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The Might Of The Distant Voices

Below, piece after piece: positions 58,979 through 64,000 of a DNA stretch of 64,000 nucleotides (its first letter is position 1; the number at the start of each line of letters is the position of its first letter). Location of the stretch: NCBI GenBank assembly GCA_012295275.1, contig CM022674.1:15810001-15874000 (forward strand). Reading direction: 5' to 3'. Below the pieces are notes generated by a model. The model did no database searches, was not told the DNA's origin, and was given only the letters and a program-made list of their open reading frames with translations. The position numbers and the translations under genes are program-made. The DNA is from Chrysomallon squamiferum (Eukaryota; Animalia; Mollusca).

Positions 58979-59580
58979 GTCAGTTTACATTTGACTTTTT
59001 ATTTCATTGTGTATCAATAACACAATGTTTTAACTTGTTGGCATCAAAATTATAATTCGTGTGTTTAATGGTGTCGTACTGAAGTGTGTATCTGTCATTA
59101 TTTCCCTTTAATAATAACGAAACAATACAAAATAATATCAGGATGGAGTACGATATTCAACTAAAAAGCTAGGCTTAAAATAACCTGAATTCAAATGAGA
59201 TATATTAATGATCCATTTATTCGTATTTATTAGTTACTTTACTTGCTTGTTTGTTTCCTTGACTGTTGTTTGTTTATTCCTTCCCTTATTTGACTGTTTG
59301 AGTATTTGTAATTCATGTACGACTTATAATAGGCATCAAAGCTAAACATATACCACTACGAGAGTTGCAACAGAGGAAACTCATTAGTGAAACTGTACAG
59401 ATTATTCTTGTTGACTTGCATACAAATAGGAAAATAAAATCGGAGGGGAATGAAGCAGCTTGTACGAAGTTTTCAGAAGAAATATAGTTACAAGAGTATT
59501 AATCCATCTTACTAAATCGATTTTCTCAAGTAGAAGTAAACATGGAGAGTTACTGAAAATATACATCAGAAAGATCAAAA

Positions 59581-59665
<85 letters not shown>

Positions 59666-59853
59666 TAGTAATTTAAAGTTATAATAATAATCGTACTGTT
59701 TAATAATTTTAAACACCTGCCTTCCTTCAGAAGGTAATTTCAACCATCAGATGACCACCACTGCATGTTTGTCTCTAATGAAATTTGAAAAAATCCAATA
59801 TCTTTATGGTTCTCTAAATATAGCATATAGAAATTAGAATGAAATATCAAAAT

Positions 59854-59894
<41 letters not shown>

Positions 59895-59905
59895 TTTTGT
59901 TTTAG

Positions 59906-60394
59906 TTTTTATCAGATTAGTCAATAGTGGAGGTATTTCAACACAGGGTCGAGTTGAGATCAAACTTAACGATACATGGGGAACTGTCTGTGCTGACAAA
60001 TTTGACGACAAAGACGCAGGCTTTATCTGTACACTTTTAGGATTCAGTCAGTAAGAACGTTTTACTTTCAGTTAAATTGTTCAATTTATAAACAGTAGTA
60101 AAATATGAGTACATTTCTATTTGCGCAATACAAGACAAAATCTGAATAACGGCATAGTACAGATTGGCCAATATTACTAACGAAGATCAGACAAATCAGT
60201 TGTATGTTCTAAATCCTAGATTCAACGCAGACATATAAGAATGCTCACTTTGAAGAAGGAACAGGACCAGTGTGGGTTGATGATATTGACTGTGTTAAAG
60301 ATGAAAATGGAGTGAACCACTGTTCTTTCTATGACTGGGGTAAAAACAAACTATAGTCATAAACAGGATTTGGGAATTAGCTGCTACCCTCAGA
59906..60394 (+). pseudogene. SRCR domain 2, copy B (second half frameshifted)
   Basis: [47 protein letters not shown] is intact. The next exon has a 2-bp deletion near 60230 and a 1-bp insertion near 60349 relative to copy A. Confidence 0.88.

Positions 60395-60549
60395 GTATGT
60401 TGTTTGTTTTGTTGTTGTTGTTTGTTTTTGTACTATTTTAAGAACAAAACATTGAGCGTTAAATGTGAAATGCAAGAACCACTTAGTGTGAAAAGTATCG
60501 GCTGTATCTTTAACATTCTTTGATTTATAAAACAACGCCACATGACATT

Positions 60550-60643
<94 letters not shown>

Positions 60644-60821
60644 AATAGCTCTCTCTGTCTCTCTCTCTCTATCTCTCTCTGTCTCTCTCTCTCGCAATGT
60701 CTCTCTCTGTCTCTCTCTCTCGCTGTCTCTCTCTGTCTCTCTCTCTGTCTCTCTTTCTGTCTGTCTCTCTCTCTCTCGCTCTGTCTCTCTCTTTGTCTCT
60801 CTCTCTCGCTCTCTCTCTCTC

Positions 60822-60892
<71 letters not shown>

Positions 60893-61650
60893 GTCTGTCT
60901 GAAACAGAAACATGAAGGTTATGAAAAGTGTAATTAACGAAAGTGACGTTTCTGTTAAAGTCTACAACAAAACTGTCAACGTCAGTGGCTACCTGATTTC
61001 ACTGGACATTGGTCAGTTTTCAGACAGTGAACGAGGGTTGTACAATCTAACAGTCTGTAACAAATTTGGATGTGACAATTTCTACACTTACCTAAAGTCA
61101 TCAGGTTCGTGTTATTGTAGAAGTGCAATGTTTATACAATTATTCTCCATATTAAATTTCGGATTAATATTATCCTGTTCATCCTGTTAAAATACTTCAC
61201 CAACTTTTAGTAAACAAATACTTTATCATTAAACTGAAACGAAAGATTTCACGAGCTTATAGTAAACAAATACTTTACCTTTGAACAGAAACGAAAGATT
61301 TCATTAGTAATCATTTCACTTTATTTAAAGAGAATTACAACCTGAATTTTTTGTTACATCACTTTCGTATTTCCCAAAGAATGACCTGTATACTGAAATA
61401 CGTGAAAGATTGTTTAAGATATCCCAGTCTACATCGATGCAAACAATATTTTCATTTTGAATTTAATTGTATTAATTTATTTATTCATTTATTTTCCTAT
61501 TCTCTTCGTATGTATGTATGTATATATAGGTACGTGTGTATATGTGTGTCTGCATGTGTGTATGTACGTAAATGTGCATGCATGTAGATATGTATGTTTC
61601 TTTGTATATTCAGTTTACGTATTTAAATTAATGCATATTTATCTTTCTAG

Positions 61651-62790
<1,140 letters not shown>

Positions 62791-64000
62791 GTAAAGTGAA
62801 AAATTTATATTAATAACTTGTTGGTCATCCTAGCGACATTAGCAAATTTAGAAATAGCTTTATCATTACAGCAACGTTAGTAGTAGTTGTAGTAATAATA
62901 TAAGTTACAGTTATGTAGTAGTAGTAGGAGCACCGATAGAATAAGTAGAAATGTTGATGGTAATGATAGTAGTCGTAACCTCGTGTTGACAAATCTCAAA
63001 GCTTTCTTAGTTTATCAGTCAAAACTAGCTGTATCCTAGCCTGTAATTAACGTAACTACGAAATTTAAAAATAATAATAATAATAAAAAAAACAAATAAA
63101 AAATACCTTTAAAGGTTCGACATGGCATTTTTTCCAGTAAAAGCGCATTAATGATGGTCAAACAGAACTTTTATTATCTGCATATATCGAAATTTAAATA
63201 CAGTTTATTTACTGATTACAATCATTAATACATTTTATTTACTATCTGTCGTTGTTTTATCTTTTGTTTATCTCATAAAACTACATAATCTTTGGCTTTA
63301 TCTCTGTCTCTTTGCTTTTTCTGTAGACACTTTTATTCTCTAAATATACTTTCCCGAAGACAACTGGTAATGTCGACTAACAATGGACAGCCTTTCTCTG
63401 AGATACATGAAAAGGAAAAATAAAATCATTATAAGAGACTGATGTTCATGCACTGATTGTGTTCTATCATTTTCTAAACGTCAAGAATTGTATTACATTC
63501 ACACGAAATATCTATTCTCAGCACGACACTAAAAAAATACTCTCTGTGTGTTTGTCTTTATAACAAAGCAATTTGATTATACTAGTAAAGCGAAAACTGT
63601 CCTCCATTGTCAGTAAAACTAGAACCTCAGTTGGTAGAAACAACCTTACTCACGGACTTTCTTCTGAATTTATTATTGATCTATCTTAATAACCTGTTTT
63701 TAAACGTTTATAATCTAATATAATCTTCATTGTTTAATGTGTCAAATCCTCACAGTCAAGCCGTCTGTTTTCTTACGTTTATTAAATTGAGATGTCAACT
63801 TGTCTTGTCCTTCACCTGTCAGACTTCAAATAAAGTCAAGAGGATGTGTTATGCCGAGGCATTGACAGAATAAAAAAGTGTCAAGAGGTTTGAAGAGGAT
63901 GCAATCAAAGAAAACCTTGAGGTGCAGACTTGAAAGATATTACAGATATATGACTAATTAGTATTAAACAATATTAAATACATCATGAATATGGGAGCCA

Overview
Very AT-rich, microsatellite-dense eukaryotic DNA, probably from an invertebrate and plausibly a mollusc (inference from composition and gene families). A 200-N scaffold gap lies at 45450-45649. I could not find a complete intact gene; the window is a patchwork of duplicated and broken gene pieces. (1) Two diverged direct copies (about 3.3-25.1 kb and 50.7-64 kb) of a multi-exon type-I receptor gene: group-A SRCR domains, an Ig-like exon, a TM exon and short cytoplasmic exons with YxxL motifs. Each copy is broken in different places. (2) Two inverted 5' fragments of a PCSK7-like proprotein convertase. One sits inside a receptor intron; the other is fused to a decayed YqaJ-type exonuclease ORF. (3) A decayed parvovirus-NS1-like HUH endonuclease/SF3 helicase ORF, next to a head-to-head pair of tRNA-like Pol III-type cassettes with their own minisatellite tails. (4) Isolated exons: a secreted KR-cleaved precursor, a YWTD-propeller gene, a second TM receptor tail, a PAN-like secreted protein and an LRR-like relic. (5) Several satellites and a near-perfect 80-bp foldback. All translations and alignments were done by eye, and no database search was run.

The fans are the unseen power in Hollywood. A few of their faces are glimpsed at the premieres, some of their voices are heard rising along the routes of the personal-appearance tours. But for the most part Hollywood feels the vast unmeasured power of the nation’s and the world’s moviegoers only indirectly—at the box office, by their votes in such polls as Photoplay’s Gold Medal Awards, and by the mail they send in. The mail is the greatest of these, a babble of silently clamoring voices, a fierce flood that pours into the movie capital, to the studios, to the stars themselves and to the fan magazines. The mail can make an unknown into a success or can set a cinema king toppling on his throne. The demands of the fans and the fan clubs, written on thousands of post cards and tons of writing paper, can keep a Tab Hunter in the limelight when his employers are ready to forget him, can breathe months and years of life into the career of a person who has died, as it did for James Dean, Jean Harlow, Rudolph Valentino. As the fans insist on it in their letters, parts are awarded, shaky marriages are patched up and screen stories are rewritten. To the individual fan who writes one letter a year and sees no results this may seem an exaggeration; no one seems to pay any attention to the plaintive requests of one fan, or a small group. And yet, very often, someone does. For instance, a group of fans in St. Louis, Missouri, write in a group “demand” for the appearance of a young actor named Jacques Sernas in the pages of a magazine like Photoplay—and what happens? The wheels of a great magazine start turning, the Hollywood office is alerted, a photographer goes out to the home of the handsome young Frenchman and the pictures are taken. A month or two after the “demand” was written Jacques appears in the magazine.



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